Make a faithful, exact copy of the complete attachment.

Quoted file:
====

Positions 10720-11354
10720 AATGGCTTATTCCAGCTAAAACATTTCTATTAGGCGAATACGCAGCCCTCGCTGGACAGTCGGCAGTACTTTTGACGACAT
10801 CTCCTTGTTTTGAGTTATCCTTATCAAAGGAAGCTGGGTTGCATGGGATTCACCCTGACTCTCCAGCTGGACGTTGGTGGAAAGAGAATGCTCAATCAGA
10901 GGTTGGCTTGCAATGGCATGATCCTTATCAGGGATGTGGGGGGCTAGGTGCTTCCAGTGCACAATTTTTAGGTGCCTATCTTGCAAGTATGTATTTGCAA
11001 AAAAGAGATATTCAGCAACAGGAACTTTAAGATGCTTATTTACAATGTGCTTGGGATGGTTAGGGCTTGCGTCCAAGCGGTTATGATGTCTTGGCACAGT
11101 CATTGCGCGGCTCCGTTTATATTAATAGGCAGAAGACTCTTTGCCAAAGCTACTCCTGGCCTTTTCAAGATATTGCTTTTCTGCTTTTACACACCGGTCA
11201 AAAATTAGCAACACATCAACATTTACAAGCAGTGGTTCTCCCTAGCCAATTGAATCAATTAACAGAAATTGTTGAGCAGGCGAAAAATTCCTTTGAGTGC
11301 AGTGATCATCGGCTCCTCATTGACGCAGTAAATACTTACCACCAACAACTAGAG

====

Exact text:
Positions 10720-11354
10720 AATGGCTTATTCCAGCTAAAACATTTCTATTAGGCGAATACGCAGCCCTCGCTGGACAGTCGGCAGTACTTTTGACGACAT
10801 CTCCTTGTTTTGAGTTATCCTTATCAAAGGAAGCTGGGTTGCATGGGATTCACCCTGACTCTCCAGCTGGACGTTGGTGGAAAGAGAATGCTCAATCAGA
10901 GGTTGGCTTGCAATGGCATGATCCTTATCAGGGATGTGGGGGGCTAGGTGCTTCCAGTGCACAATTTTTAGGTGCCTATCTTGCAAGTATGTATTTGCAA
11001 AAAAGAGATATTCAGCAACAGGAACTTTAAGATGCTTATTTACAATGTGCTTGGGATGGTTAGGGCTTGCGTCCAAGCGGTTATGATGTCTTGGCACAGT
11101 CATTGCGCGGCTCCGTTTATATTAATAGGCAGAAGACTCTTTGCCAAAGCTACTCCTGGCCTTTTCAAGATATTGCTTTTCTGCTTTTACACACCGGTCA
11201 AAAATTAGCAACACATCAACATTTACAAGCAGTGGTTCTCCCTAGCCAATTGAATCAATTAACAGAAATTGTTGAGCAGGCGAAAAATTCCTTTGAGTGC
11301 AGTGATCATCGGCTCCTCATTGACGCAGTAAATACTTACCACCAACAACTAGAG